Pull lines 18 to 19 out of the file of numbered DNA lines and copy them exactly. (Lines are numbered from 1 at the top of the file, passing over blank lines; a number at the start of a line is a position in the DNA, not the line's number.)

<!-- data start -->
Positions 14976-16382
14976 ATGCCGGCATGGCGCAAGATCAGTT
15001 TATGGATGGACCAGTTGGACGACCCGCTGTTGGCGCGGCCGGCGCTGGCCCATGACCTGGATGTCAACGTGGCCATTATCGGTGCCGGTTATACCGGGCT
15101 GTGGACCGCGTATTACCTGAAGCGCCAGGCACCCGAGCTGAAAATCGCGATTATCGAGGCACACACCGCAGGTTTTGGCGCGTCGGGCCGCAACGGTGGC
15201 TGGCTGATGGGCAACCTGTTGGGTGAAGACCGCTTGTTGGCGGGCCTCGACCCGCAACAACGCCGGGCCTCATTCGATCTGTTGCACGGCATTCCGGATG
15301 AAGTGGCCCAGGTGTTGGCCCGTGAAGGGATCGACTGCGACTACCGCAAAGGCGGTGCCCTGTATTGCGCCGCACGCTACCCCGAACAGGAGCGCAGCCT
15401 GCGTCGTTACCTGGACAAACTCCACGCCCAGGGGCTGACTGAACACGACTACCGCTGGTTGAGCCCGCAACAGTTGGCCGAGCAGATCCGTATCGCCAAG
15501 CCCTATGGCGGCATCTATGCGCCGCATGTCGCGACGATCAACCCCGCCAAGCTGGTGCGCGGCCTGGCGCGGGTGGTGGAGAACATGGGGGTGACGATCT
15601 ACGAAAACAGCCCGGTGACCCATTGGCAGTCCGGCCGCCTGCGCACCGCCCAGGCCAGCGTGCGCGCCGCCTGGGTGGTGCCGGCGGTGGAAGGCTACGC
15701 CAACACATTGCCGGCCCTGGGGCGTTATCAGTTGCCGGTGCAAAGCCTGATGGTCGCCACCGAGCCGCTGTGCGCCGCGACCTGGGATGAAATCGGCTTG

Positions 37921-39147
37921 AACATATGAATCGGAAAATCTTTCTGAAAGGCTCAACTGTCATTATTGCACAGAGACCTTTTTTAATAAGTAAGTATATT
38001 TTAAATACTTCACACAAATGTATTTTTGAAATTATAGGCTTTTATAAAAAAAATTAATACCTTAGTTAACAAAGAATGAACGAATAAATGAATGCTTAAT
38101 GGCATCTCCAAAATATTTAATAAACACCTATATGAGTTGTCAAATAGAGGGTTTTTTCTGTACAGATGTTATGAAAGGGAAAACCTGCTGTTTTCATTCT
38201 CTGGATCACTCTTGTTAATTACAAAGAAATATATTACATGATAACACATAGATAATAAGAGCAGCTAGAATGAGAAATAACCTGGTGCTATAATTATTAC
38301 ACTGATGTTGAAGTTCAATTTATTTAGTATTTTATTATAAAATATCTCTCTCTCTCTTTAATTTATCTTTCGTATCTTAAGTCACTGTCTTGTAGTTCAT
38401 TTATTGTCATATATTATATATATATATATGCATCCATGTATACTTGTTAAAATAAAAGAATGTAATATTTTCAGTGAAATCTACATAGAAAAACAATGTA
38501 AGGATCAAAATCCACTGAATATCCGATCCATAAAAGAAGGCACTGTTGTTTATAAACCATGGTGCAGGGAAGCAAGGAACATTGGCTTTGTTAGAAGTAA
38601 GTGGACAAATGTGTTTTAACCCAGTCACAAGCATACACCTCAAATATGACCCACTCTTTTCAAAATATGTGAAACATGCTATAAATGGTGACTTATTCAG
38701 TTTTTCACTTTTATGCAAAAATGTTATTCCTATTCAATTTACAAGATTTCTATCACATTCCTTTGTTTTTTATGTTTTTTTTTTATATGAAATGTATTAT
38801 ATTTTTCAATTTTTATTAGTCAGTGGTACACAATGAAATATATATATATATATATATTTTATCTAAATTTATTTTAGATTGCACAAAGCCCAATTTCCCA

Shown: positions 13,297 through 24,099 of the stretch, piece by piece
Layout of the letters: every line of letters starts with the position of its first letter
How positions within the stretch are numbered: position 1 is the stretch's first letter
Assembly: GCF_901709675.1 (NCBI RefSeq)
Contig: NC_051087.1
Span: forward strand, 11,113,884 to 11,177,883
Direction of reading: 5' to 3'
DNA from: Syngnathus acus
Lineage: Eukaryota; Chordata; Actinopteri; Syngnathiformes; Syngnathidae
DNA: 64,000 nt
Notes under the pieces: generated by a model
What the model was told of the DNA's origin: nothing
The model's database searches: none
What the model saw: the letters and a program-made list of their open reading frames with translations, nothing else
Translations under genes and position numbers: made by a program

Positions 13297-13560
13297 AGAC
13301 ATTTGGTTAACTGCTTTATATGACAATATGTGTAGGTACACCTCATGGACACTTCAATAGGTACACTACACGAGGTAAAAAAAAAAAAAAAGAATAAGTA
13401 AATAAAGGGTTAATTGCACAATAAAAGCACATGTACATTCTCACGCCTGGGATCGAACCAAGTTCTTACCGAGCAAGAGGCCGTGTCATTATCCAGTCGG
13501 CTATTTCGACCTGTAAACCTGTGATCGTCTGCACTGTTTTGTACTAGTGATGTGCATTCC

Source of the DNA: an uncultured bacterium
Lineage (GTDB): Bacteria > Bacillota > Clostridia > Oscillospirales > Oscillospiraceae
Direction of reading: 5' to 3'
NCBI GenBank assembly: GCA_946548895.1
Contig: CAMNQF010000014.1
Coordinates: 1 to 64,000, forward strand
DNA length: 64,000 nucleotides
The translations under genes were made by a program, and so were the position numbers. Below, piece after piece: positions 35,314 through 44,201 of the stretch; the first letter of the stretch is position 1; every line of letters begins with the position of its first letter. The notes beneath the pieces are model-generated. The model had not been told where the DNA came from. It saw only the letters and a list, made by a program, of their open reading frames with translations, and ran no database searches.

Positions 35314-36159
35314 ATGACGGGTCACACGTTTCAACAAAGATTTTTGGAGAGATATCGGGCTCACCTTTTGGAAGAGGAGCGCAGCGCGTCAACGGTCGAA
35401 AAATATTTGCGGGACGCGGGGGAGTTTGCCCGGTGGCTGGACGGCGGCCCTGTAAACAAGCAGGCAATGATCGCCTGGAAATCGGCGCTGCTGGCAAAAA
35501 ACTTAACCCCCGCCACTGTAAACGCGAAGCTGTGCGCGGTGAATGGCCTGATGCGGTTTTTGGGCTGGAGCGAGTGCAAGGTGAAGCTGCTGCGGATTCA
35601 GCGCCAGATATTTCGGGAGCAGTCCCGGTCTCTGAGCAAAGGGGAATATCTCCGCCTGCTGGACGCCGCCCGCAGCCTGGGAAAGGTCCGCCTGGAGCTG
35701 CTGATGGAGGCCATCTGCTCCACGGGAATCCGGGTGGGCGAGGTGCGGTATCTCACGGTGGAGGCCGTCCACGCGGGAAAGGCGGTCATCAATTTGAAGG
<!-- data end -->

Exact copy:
38501 AGGATCAAAATCCACTGAATATCCGATCCATAAAAGAAGGCACTGTTGTTTATAAACCATGGTGCAGGGAAGCAAGGAACATTGGCTTTGTTAGAAGTAA
38601 GTGGACAAATGTGTTTTAACCCAGTCACAAGCATACACCTCAAATATGACCCACTCTTTTCAAAATATGTGAAACATGCTATAAATGGTGACTTATTCAG